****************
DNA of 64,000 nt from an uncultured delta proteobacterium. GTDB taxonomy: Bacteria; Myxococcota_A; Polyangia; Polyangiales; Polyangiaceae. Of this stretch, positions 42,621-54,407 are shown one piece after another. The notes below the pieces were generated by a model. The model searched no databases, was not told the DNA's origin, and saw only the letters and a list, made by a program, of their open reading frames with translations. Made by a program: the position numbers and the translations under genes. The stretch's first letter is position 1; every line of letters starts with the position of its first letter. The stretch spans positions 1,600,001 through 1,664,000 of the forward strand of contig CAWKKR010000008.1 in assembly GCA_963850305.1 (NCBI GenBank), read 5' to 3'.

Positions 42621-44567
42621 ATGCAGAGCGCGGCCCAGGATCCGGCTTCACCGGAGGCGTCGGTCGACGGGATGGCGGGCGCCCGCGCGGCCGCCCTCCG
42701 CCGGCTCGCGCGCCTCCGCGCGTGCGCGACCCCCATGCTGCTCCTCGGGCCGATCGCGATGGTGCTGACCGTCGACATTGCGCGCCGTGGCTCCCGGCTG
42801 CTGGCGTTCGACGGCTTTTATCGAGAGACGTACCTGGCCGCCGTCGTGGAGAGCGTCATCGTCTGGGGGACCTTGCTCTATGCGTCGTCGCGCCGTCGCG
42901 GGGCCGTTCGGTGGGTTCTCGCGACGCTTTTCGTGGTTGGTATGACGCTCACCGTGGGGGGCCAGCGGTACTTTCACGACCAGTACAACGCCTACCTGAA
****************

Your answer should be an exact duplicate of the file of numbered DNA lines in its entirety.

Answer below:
DNA of 64,000 nt from an uncultured delta proteobacterium. GTDB taxonomy: Bacteria; Myxococcota_A; Polyangia; Polyangiales; Polyangiaceae. Of this stretch, positions 42,621-54,407 are shown one piece after another. The notes below the pieces were generated by a model. The model searched no databases, was not told the DNA's origin, and saw only the letters and a list, made by a program, of their open reading frames with translations. Made by a program: the position numbers and the translations under genes. The stretch's first letter is position 1; every line of letters starts with the position of its first letter. The stretch spans positions 1,600,001 through 1,664,000 of the forward strand of contig CAWKKR010000008.1 in assembly GCA_963850305.1 (NCBI GenBank), read 5' to 3'.

Positions 42621-44567
42621 ATGCAGAGCGCGGCCCAGGATCCGGCTTCACCGGAGGCGTCGGTCGACGGGATGGCGGGCGCCCGCGCGGCCGCCCTCCG
42701 CCGGCTCGCGCGCCTCCGCGCGTGCGCGACCCCCATGCTGCTCCTCGGGCCGATCGCGATGGTGCTGACCGTCGACATTGCGCGCCGTGGCTCCCGGCTG
42801 CTGGCGTTCGACGGCTTTTATCGAGAGACGTACCTGGCCGCCGTCGTGGAGAGCGTCATCGTCTGGGGGACCTTGCTCTATGCGTCGTCGCGCCGTCGCG
42901 GGGCCGTTCGGTGGGTTCTCGCGACGCTTTTCGTGGTTGGTATGACGCTCACCGTGGGGGGCCAGCGGTACTTTCACGACCAGTACAACGCCTACCTGAA